Many women who have had an unplanned cesarean delivery are interested in attempting a VBAC, or vaginal birth after cesarean, for their subsequent deliveries. Unless there is some underlying condition that necessitated the cesarean in the first case, typically the situation that led to it may not be repeated in subsequent deliveries. Some women find that a second or third delivery goes much smoother than their first. Up to 90% of women are eligible for a VBAC, so if you want to attempt one for your next pregnancy, discuss your options with your doctor.
A VBAC is generally a safe option if you meet the following criteria:
- Your previous cesarean was done with a low transverse (horizontal) cut
- You have had one to two c-sections, and a vaginal delivery
- Your hospital is equipped to do an emergency cesarean delivery
- There is no other medical reason for a c-section
If your doctor feels that you are a candidate for VBAC, he will recommend a “trial of labor.” This means that you will be monitored carefully during labor to see if you are progressing well, and are not experiencing any complications that may necessitate a repeat cesarean. VBACs are most successful for deliveries that aren’t induced, and the mother’s labor is allowed to progress naturally.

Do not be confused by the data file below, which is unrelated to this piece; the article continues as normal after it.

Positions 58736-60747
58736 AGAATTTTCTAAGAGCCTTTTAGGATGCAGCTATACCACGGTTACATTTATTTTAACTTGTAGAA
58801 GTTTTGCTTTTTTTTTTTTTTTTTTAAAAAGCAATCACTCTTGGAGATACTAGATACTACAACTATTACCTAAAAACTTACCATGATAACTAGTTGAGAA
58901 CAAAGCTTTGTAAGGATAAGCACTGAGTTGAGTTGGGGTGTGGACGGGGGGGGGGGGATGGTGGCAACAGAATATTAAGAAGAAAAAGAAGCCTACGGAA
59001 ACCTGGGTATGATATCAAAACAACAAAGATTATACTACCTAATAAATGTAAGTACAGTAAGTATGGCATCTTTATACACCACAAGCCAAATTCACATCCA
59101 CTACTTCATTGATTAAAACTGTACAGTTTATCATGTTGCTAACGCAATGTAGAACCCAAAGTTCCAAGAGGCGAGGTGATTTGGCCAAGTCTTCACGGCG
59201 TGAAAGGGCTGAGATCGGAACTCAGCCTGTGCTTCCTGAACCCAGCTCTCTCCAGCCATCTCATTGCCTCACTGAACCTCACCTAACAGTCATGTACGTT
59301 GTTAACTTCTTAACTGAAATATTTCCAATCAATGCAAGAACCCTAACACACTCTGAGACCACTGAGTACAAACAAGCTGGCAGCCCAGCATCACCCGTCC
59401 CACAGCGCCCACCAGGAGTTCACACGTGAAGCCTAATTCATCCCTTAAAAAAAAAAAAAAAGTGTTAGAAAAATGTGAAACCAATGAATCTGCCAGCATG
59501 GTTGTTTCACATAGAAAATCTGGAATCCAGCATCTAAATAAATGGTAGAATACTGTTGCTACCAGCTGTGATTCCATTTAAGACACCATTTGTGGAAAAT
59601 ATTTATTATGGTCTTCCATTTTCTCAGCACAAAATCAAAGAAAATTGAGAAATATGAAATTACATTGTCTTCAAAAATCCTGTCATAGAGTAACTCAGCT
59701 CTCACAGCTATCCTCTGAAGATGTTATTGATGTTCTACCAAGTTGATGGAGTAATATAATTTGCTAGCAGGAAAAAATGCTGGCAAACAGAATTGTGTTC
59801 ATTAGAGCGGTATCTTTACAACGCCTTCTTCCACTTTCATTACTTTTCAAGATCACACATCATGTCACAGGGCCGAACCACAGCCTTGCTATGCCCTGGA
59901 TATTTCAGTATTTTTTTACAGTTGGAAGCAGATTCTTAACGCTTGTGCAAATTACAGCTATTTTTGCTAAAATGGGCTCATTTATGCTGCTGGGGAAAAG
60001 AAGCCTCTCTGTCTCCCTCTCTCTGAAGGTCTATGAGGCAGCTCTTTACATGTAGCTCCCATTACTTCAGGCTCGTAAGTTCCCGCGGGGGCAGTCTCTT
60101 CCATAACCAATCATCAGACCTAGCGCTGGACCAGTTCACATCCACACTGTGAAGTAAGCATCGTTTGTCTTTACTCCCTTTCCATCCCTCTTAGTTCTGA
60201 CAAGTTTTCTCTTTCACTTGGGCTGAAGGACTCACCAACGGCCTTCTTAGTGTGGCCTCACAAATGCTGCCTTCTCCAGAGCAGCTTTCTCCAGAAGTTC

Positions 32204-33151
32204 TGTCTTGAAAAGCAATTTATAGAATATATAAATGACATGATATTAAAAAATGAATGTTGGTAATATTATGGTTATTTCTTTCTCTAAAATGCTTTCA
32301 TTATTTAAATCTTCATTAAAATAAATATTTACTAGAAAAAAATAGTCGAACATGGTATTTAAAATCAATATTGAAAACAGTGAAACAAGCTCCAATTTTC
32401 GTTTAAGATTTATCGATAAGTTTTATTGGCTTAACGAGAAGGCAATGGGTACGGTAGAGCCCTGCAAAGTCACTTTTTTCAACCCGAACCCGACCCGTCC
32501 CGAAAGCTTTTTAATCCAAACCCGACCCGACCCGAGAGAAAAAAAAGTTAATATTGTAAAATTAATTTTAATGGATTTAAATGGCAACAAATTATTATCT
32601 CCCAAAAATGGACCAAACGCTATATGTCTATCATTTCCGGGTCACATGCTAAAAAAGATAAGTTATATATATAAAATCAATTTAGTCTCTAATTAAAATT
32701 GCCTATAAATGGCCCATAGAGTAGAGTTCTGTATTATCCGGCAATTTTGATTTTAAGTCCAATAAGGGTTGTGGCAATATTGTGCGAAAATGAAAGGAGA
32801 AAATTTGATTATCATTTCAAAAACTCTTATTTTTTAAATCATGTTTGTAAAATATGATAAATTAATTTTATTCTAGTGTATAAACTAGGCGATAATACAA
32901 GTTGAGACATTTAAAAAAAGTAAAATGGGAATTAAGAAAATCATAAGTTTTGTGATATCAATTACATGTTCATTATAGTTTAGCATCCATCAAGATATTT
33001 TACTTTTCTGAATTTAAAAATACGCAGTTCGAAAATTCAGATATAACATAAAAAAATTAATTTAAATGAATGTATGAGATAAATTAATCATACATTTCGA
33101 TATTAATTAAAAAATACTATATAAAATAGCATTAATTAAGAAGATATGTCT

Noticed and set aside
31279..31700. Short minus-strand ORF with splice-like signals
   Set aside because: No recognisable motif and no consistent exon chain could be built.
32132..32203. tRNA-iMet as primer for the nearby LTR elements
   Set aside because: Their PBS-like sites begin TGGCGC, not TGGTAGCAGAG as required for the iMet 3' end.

A VBAC is considered unsafe if you meet the following criteria:
- You’ve had three or more c-sections
- You’ve had two c-sections, but no prior vaginal deliveries
- You have other scarring on your uterus
- The baby is in the wrong position, such as breech
- You are pregnant with multiples
There are many benefits of a VBAC, and if you are seriously considering it, be sure to ask your doctor what his policy is regarding them. Due to the risks involved, some doctors, OB practices and even hospitals may not allow a VBAC. Besides fulfilling a mother’s desire to be more active in the birth of her baby with a vaginal delivery, there are many medical benefits to having a VBAC. These include:
- Avoiding another scar on the uterus, which can potentially weaken it
- Less recovery and hospitalization time
- Reduced pain in recovery
- Reduced chance of infection
- Limits anesthesia exposure to both mother and child
A VBAC does have its inherent risks. About one in 500 women attempting a VBAC will suffer a uterine tear at the old c-section scar, which is a very serious complication. Studies have shown that VBACs are most successful for deliveries that are not induced. While more women are attempting VBACs than ever before, be sure to discuss all the risks and benefits of a VBAC with your doctor to be sure that it is right for you.